By Brandon Ferdig
While people have to wrestle with their own budgets and morals to see if gambling has a place in their lives, there's another aspect of the Minnesota State Lottery that doesn't get brought up too much: the state of Minnesota. Yet it's a worthy aspect to examine.
I grew up seeing the loon logo on print ads and hearing the loon cry on radio and TV spots. It was a regular part of my world, not a deviation that warranted concern. I even kind of liked the jingle. Thus, it was easy to recognize the good that resulted from the state lottery: specifically, wildlife preservation and the tens of millions it raises for this cause each year.
Not too long ago, I wrote a piece about the moral hazard of using traffic tickets and other citations for use in the budgets of different levels of government. We shouldn't need lawbreakers in order to meet our public budgets. But neither should we need people to gamble.
Gambling once was judged as sinful. And though the fire and brimstone has gone out of fashion, it's odd that we've come so far as to advocate gambling. It isn't as direct as any one person telling another to gamble. We hope that those we care about don't go and waste money on lotto tickets, but we encourage everyone else to.
I've seen bus stops and buses themselves dressed in lotto promotion. The obvious reason for this is that bus riders are more likely to buy lottery tickets. But did we ever stop to think: Why as a state are we trying to get people who can least afford it to waste their money on lottery tickets?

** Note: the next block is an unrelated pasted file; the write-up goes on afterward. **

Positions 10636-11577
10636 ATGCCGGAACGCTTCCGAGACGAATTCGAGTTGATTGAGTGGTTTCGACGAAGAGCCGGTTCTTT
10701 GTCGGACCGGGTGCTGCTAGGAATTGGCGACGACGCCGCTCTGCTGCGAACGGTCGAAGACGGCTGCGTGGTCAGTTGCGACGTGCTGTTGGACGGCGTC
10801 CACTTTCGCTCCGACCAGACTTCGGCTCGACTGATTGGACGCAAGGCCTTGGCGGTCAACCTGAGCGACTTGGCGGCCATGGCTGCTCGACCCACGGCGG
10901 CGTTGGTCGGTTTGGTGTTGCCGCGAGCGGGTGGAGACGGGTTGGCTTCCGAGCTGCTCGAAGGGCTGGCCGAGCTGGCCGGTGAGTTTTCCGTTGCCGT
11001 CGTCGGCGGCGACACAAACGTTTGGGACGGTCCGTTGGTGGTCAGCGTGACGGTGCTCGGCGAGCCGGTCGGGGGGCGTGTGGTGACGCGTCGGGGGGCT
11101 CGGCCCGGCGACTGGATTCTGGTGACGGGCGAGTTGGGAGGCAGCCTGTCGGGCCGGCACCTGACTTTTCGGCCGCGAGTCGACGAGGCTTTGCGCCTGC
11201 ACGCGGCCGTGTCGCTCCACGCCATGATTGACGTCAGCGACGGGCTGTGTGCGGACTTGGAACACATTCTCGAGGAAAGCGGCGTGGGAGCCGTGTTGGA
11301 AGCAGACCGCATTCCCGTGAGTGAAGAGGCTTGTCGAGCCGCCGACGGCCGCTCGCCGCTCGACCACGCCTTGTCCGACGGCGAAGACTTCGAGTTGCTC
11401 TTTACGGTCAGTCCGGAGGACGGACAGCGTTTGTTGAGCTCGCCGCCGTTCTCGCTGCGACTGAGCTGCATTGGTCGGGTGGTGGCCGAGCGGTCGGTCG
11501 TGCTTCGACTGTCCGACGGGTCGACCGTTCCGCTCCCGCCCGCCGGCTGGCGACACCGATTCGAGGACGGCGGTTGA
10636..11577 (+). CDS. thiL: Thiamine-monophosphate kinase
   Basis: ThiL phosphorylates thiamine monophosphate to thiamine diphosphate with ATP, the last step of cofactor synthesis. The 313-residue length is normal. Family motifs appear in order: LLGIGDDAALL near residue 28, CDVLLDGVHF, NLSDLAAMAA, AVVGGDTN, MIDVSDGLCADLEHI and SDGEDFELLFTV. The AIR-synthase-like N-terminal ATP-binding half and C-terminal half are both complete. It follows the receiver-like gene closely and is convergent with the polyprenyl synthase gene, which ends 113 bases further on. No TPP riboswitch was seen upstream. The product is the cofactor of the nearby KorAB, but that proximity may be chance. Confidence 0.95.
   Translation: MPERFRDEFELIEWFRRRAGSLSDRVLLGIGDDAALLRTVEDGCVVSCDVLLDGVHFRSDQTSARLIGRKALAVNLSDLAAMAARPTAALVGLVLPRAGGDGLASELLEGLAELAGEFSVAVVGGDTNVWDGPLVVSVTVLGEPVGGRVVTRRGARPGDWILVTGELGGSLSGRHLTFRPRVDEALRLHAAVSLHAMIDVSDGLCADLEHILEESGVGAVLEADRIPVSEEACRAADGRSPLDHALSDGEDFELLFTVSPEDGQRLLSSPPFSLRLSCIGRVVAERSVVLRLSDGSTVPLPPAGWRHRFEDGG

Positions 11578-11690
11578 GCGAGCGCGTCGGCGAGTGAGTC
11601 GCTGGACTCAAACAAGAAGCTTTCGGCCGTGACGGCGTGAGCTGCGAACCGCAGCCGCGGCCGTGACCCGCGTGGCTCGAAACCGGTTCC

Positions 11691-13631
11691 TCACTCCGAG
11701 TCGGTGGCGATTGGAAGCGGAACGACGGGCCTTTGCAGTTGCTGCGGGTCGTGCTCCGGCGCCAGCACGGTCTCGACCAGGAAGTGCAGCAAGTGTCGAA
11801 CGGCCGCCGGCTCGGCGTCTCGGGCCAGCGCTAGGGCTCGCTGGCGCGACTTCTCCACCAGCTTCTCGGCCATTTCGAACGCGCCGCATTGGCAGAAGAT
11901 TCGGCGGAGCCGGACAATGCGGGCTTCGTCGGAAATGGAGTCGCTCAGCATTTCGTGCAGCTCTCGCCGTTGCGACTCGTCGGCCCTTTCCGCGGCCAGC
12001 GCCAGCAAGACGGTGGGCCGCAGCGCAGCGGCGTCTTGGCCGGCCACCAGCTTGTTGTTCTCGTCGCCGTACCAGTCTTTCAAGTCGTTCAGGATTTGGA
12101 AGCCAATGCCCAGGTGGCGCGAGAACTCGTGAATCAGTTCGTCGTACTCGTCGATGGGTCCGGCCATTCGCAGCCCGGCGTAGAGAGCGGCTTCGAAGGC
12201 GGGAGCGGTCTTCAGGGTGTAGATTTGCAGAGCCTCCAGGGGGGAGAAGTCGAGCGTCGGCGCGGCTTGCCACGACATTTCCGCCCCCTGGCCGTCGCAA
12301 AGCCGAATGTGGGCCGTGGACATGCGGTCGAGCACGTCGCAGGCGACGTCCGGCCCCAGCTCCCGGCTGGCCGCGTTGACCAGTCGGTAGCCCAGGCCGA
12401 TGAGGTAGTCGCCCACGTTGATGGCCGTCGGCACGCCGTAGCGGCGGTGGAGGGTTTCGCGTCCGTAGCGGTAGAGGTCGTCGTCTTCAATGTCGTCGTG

The lottery's website touts the record-breaking tens of millions raised last year. But what are we cheering? That more people damaged their finances?
We've gotten it all backwards.
It seems obvious that people are better off not gambling, but our reliance is so high, and the state lottery is so embedded in our lives, that we lose track of this and promote it. (And now we do so to an even higher level because of the new Vikings stadium.)
Though the state would miss the money, the lottery is a big hit on the personal incomes and savings of countless individuals. And these citizens — a k a the taxpayers — of Minnesota, and thus the state of Minnesota, would be more prosperous if they used this money to spend and invest on truly worthwhile (and economy-building) activities. Without the lottery money pit, the economic pie could be a lot bigger.
But as a state, we don't want this. We encourage, we advertise, we lure people to play the lottery. We've put ourselves in a moral bind that polarizes our wishes to help people live better lives while hoping they make a bad choice and gamble more.
The solution: Don't use gambling revenue for state budget purposes.